In a year dogged by fines for off-channel communications and recordkeeping failures – and with regulatory leaders such as SEC Chair Gary Gensler warning about the impending risks of generative AI – it may come as a surprise to some that both these ‘hot’ topics are passed over in favor of more ‘perennial’ compliance risks.
While the 2023 lookback does highlight that the SEC has established “specialized teams” to address “emerging issues” such as crypto, artificial intelligence, and cybersecurity – the priorities appear to mark a return to well-worn topics. Meanwhile, ESG – which has featured on the SEC’s priority list for the last three years – has curiously been dropped completely from the agenda.
What are the SEC’s key examination priorities for 2024?
For 2024, the regulator has set out seven key focus areas:
- Investment advisers
- Investment companies
- Broker dealers
- Self-regulatory organizations
- Clearing agencies
- Other market participants
- Risk areas impacting various market participants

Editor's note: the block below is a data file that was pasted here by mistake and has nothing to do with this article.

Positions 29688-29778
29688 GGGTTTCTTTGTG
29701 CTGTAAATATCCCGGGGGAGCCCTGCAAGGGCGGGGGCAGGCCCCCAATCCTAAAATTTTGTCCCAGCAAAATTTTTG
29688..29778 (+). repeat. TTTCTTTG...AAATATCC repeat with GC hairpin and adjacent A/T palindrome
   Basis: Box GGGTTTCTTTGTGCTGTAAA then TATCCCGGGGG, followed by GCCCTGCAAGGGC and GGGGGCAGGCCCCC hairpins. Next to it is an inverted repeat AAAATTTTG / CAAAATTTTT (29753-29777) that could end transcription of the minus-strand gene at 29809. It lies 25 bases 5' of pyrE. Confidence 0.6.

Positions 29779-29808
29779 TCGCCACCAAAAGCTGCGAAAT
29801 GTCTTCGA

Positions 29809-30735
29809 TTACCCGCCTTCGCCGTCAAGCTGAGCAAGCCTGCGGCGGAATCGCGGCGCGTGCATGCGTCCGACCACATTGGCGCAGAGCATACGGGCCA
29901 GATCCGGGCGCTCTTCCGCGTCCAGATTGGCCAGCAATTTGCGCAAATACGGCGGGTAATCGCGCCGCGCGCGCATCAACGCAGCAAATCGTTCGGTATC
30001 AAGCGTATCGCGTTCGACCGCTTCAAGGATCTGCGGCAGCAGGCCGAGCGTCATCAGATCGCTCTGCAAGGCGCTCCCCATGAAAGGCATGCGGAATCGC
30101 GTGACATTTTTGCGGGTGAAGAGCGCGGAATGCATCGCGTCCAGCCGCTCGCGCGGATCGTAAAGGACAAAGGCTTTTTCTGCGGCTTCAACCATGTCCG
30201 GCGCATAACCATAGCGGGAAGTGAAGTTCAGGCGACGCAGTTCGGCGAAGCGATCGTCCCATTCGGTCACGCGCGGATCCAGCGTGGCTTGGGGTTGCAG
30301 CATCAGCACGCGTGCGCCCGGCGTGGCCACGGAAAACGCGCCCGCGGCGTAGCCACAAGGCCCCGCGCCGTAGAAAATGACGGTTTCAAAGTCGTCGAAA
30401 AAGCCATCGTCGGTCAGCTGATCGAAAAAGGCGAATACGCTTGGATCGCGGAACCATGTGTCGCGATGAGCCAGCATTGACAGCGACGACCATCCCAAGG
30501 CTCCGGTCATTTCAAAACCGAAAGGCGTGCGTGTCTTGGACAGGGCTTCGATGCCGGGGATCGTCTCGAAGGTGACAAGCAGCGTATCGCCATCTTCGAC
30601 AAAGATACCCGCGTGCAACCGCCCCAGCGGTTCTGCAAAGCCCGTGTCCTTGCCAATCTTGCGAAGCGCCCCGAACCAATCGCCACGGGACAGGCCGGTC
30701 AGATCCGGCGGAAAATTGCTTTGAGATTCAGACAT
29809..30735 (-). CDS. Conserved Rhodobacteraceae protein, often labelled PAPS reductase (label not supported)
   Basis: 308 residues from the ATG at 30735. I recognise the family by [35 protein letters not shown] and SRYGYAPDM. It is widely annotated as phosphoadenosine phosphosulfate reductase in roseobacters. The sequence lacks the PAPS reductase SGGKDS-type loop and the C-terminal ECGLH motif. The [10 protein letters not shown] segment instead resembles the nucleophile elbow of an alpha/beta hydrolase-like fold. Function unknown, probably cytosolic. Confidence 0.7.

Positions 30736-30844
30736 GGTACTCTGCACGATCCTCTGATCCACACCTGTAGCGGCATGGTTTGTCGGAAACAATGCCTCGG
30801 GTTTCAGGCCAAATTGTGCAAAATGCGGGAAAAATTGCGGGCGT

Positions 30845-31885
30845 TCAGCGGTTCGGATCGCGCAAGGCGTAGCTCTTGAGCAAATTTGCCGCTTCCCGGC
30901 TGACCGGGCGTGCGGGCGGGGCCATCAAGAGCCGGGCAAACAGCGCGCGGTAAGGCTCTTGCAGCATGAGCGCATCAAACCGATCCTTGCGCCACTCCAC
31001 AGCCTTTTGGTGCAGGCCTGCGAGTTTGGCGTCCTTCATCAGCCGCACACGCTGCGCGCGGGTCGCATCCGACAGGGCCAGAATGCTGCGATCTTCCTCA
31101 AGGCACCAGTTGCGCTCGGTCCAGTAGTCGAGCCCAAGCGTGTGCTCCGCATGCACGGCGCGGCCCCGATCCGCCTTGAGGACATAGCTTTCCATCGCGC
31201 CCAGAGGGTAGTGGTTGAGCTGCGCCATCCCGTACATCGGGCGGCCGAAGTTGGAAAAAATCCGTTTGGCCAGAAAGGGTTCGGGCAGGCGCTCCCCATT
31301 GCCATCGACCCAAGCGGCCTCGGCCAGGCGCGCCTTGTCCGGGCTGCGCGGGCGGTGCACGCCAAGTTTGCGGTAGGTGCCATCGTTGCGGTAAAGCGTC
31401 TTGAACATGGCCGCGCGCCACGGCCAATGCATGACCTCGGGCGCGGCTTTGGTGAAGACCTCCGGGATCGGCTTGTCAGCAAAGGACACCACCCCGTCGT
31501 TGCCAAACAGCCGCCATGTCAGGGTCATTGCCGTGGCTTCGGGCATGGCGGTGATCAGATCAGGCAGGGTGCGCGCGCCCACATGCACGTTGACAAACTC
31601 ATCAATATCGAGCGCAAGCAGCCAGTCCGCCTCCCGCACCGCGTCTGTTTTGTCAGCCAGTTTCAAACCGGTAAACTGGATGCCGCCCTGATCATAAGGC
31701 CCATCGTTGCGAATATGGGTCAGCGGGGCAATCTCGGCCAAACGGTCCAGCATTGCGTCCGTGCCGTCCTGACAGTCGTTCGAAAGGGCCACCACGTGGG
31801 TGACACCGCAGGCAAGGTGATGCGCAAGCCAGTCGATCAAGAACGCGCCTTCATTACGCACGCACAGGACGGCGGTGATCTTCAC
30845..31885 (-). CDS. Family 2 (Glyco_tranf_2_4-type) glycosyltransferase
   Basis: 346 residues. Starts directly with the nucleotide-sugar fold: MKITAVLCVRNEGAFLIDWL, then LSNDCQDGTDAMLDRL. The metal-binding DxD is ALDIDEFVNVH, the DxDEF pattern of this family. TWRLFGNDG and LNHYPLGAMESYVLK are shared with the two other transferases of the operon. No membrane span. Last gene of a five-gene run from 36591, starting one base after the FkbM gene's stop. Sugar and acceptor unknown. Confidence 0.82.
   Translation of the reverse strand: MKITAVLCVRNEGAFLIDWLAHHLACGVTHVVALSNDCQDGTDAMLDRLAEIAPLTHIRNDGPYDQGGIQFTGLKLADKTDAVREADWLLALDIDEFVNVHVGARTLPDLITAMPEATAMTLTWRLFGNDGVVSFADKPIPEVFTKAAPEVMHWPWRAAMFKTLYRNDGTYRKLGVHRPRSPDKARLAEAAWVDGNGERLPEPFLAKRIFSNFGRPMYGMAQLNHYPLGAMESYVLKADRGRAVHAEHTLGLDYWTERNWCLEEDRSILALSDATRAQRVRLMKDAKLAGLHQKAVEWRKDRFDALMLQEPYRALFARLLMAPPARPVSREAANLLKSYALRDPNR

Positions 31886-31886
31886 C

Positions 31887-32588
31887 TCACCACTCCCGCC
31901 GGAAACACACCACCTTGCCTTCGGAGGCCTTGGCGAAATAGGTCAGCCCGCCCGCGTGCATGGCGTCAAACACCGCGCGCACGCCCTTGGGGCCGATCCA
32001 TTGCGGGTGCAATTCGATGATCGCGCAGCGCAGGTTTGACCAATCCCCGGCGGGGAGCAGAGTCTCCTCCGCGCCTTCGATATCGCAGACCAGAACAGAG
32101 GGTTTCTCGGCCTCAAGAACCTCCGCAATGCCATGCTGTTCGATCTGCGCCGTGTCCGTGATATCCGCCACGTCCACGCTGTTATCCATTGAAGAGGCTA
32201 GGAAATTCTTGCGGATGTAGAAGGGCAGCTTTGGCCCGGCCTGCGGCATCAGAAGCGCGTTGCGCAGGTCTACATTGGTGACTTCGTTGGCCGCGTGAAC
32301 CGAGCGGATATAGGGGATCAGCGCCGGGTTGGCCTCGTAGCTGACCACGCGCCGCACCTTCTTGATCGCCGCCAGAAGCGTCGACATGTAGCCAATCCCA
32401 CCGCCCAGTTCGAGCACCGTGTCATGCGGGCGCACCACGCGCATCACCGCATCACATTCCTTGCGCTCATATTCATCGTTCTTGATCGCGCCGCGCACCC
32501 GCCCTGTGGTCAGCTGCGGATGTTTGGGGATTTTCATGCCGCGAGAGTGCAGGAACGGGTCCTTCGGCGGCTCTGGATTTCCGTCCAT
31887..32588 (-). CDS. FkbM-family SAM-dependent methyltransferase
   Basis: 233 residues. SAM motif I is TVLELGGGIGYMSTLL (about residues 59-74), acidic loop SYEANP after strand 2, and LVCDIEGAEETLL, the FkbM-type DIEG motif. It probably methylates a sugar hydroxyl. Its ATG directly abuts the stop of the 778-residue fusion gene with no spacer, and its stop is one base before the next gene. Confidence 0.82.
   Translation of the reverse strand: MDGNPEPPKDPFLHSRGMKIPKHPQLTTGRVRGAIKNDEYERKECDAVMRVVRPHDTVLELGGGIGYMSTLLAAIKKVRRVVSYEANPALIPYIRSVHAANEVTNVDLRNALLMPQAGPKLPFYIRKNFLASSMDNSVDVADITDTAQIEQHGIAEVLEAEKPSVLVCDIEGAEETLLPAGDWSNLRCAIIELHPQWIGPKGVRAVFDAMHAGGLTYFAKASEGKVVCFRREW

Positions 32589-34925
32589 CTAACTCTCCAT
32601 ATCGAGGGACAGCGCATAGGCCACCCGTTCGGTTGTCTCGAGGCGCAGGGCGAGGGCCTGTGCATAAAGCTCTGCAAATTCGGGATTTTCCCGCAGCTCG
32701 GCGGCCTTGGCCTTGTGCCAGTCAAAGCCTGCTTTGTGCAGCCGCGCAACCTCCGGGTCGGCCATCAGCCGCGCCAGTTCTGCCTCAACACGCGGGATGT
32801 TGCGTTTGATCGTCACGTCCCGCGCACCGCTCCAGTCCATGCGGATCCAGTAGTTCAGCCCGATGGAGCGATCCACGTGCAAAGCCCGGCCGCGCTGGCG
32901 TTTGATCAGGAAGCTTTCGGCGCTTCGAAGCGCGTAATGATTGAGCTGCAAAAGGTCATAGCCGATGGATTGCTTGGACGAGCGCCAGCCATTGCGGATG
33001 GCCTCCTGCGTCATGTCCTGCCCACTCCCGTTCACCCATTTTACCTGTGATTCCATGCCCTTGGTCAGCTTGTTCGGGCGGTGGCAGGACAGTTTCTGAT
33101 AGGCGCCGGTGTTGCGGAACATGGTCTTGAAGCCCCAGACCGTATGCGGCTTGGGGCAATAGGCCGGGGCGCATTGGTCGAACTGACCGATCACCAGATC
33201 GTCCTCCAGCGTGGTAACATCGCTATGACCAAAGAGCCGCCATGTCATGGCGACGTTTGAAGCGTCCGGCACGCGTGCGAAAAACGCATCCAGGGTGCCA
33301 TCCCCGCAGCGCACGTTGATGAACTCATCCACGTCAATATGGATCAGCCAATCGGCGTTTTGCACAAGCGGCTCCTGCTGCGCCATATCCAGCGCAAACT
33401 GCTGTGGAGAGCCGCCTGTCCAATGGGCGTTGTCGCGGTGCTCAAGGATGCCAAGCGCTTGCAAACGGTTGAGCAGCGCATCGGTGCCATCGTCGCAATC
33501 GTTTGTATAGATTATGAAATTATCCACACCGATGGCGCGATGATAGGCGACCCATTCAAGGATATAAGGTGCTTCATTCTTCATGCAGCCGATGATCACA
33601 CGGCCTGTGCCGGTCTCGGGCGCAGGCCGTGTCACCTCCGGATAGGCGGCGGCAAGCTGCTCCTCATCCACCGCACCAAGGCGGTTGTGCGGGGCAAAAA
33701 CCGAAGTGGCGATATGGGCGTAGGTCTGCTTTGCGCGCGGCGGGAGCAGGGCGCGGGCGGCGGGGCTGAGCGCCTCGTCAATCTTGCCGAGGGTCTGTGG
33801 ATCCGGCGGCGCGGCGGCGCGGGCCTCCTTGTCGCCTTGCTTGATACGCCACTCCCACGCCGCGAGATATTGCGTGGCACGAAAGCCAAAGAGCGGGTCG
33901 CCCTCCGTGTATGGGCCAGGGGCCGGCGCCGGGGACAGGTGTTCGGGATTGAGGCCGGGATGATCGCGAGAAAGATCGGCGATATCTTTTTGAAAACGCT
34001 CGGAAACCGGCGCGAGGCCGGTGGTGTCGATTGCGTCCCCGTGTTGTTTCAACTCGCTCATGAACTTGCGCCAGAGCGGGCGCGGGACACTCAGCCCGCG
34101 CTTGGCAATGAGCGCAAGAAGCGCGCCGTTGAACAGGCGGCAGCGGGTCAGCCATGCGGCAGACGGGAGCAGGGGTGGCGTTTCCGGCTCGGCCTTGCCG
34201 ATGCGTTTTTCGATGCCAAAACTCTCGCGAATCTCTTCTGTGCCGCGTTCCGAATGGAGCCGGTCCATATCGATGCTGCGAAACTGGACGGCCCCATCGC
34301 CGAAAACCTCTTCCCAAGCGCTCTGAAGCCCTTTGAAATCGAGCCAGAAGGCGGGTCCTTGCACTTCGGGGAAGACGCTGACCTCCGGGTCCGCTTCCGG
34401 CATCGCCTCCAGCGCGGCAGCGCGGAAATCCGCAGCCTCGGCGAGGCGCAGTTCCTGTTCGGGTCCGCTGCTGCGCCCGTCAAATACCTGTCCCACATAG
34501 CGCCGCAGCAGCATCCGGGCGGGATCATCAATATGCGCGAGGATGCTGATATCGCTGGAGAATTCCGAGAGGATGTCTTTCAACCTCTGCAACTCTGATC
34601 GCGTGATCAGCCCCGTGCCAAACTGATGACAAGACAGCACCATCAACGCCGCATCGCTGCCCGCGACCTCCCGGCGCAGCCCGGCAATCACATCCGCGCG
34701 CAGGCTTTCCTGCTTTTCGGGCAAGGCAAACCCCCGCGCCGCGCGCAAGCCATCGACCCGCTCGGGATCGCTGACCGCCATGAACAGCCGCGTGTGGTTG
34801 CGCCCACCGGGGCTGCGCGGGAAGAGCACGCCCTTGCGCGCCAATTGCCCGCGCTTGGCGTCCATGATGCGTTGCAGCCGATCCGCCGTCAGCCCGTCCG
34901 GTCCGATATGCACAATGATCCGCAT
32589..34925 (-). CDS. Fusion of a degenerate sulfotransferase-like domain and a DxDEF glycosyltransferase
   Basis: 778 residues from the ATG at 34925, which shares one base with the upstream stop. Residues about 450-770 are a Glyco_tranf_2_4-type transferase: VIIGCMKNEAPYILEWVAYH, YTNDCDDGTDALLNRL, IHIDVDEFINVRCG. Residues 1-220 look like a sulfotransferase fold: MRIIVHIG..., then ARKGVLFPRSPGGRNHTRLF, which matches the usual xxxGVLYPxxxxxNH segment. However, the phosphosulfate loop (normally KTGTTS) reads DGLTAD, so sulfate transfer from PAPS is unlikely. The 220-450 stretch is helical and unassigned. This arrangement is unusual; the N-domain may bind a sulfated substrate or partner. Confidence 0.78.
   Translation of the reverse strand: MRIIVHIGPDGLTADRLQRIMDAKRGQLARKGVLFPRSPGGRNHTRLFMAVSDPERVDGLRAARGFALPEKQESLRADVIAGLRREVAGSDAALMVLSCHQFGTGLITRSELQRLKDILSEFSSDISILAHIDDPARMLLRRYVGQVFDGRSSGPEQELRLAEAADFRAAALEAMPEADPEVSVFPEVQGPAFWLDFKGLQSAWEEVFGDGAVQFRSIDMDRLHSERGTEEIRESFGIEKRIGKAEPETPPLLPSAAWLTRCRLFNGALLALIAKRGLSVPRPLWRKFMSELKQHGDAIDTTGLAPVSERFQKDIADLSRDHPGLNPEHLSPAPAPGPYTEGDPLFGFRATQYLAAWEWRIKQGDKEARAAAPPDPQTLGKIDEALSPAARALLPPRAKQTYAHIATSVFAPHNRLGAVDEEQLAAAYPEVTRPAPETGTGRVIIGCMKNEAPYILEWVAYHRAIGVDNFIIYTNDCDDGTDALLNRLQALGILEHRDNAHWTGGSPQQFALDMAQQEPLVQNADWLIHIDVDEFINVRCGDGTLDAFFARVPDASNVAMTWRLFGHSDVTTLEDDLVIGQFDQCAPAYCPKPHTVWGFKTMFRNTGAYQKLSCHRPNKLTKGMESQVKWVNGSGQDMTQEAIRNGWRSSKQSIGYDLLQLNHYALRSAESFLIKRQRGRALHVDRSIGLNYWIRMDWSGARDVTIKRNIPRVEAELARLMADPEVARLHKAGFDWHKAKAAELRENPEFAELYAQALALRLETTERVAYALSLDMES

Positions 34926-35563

1. Investment advisers: suitability, marketing rules, and third-party risk
Investment advisers (IAs) top the list for the SEC’s 2024 priorities, with the regulator highlighting that:
“Examining for adviser’s adherence to their duty of care and duty of loyalty obligations remains a priority for the Division.”
In particular, the SEC will be looking at investment advice provided to clients – especially where such advice concerns complex or high cost investments, unconventional strategies, or “older investors”. The SEC will want to see that any advice given is in the client’s best interest, is suitable, and avoids conflicts of interest. This includes reviews of economic incentives and whether all necessary disclosures have been made.